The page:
The public is invited to join a roster of chefs, writers, historians, and international designers – led by internationally renowned architect Michael Graves – who are visiting the museum later this month for a conference devoted to the innovative Mint-organized “F.O.O.D. (Food, Objects, Objectives, Design)” exhibition. Graves will be speaking on Apr. 25, 2013, as part of the Mint’s Contemporary Architecture + Design (CAD) Series at Mint Museum Uptown, in Charlotte, NC, which will serve as the F.O.O.D. Conference’s keynote address, and the day-long conference which follows on Apr. 26, 2013.
Michael Graves and his firms have received more than 200 awards for design excellence since he founded his practice in 1964, including the 1999 National Medal of Arts from President Bill Clinton. Michael Graves & Associates provides planning, architecture and interior design services, and Michael Graves Design Group specializes in product design, graphics and branding. As one of the most well-recognized contemporary architects in the country, Graves is widely credited with the ‘democratization of design’ through his partnership and accessible product line with Target.
“Good design not only addresses practical problems, it humanizes the products we use daily. Fittingly, the Mint’s CAD Series (Contemporary Architecture + Design) concludes its season and opens the F.O.O.D. Conference with a lecture by Michael Graves, the visionary architect and designer. More than anyone else, Graves has changed the field by championing good design as essential to everyday life, and by creating objects that are accessible, intuitive, functional and beautiful,” said Cheryl Palmer, the Mint’s director of Learning & Engagement.
Graves’ lecture begins at 7pm and the lecture is $5 for museum members, $15 for non-members, and free for students with valid ID. A light reception precedes the program at 6pm. Registration is required by visiting (www.mintmuseum.org/happenings).
The F.O.O.D. Conference promises a day of learning and creativity with presentations from industry leading writers, historians, chefs, and designers to complement the museum’s current exhibition devoted to objects designed to prepare, cook, and present food. The conference sessions mirror the four sections of the “F.O.O.D.” exhibition – Kitchen, Pantry, Table and Garden.
Presenters include Jessica Harris, author of 11 cookbooks and contributor to magazines such as Gourmet and Saveur; James Beard Award-winning author, bread expert and Johnson & Wales chef Peter Reinhart; Darra Goldstein, food historian and founding editor of Gastronomica: The Journal of Food and Culture, named the 2012 Publication of the Year by the James Beard Foundation; Asheville-based architect Ken Gaylord, and Matteo Bologna, founding partner and principal of Mucca Design in New York.
Designers Andrea Trimarchi and Simone Farresin of the FormaFantasma Studio, who created the work “Autarchy” for the Mint’s “F.O.O.D.” exhibition, will also be presenting. Based on a prototype from 2011, this version of Autarchy was created especially for the Mint, and is made of agriculture waste, spices such as turmeric and paprika, and Geechie Boy corn meal. The two Italian designers are based in The Netherlands and their work seeks to bridge the relationship between craft, industry, object, and user. This is the studio’s first showing in an American museum. In 2011 the studio was nominated as one of the 20 most promising young design studios by Alice Rawsthorn, the design critic of The New York Times and Paola Antonelli, the senior design curator of the Metropolitan Museum of Modern Art.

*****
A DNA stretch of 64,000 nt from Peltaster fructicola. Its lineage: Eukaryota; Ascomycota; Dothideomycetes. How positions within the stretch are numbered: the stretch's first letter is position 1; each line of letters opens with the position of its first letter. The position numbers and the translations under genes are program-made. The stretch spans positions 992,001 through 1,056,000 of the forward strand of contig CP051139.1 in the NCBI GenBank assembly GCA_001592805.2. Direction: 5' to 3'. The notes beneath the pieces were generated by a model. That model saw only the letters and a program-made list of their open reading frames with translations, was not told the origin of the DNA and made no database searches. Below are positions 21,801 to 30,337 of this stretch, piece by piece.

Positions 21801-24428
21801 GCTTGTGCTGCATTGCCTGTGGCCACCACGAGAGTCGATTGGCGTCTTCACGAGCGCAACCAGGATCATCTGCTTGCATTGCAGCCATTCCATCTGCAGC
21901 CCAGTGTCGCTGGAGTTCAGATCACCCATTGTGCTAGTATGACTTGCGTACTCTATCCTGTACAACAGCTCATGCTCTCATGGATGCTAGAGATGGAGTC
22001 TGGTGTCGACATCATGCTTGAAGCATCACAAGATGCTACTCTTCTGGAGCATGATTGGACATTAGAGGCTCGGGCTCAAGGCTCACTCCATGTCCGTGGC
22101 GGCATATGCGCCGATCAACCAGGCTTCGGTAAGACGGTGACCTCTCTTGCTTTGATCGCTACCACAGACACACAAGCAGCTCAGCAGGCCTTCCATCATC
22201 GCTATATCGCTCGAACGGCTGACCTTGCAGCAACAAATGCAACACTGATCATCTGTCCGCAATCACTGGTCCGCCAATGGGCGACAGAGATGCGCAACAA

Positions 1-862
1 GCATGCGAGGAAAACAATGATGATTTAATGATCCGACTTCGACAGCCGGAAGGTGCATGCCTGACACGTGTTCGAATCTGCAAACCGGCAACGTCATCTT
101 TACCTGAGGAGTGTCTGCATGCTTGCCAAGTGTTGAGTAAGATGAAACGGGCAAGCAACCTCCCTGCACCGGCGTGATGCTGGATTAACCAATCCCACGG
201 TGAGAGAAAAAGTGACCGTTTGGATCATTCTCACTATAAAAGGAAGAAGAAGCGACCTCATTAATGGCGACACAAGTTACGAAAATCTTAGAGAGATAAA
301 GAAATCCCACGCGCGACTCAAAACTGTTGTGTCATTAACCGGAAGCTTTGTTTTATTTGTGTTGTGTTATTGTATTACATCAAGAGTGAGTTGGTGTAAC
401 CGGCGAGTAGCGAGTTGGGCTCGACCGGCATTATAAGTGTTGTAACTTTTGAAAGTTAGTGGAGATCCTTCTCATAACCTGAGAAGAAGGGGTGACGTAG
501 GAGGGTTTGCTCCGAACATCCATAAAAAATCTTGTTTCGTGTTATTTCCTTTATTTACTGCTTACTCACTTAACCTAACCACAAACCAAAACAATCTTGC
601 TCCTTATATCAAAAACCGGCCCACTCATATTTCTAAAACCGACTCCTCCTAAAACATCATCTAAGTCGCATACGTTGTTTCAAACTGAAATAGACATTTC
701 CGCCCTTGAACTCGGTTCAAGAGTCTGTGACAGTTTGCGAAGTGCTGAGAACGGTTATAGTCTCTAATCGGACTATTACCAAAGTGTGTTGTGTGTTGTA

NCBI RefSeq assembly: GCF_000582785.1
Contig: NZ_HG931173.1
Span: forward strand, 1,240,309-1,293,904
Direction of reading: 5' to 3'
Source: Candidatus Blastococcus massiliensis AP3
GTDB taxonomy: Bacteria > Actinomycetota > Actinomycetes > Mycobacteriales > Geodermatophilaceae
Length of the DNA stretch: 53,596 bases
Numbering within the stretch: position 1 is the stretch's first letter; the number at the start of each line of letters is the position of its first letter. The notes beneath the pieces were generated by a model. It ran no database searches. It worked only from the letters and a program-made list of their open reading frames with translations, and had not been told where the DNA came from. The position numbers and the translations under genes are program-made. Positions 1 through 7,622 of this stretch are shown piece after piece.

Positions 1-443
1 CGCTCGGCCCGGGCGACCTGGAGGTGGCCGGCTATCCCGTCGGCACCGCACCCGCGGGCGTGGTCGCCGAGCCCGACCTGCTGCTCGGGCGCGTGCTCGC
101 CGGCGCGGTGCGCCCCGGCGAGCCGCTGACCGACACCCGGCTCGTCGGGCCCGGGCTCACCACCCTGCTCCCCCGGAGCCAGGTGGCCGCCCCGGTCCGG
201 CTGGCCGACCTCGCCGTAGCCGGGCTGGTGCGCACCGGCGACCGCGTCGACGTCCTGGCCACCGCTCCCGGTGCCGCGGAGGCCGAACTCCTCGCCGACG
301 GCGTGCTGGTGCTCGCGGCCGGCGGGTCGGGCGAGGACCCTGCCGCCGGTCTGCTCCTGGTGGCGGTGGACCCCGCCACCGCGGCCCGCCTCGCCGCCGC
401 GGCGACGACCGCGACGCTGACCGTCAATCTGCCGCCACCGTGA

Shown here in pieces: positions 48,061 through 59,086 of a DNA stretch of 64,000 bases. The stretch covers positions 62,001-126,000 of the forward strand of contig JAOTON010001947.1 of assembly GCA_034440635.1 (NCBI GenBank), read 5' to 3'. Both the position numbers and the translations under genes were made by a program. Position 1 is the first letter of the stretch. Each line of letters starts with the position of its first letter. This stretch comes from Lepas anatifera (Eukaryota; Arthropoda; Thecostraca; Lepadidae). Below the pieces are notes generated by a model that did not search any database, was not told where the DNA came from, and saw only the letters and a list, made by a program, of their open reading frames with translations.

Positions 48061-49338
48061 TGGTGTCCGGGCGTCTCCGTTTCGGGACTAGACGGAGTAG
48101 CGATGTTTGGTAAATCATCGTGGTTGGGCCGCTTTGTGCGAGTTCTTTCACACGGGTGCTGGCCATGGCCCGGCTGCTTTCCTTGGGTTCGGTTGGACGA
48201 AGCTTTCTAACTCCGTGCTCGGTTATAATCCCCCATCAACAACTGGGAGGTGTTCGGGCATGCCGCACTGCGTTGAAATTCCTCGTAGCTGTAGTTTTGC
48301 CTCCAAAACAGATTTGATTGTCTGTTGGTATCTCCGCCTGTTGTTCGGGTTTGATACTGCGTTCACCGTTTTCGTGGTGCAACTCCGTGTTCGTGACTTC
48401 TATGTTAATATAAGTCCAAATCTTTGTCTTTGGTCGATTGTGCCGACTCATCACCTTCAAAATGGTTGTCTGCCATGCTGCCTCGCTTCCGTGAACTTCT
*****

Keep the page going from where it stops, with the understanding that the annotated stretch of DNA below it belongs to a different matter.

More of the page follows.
“Designers are creative individuals who apply art and engineering to solve a problem. Regarding food, that problem might be making a spoon that holds just the right amount of liquid, that is comfortable to hold, and that looks really cool. It might be creating a kitchen that incorporates sustainable appliances, green machines, and ergonomic furniture. And it could even be coming up with a typeface, and innovative graphic designs, for restaurant advertisements, menus, or cookbooks. The Mint’s F.O.O.D. Conference brings together top international talent – chefs, culinary historians, designers, and architects – to discuss their perspectives on the meaning of table, pantry, kitchen, and garden in our lives today,” said Annie Carlano, the Mint’s director of craft + design.
The conference runs from 9:30am-4pm and the cost for Mint or Center for Craft, Creativity and Design members is $60 with a box lunch and includes admission to Michael Graves’ CAD lecture. Cost for non-members is $85 with a box lunch, or $100 for lunch and admission to the Graves CAD lecture. Registration is required at (www.mintmuseum.org/happenings).
The conference is co-presented with The Center for Craft, Creativity and Design in Hendersonville, NC, and funded by the Founders’ Circle. In-kind partners include Johnson & Wales University and The Mother Earth Group. Michael Graves’ lecture is generously supported by a grant from the Arts & Science Council.
The “F.O.O.D.” exhibition features approximately 300 modern and contemporary pieces, including unique and mass-produced works chosen from the Mint’s permanent collection, loans and new acquisitions. The exhibition is co-organized by the research center FoodCultura, Barcelona, and remains on view through July 7, 2013. “F.O.O.D. (Food, Objects, Objectives, Design)” is made possible through major support from PNC with additional support from Piedmont Natural Gas. Acquisition support was provided by the Design Committee of The Mint Museum.
For more information, visit (www.mintmuseum.org).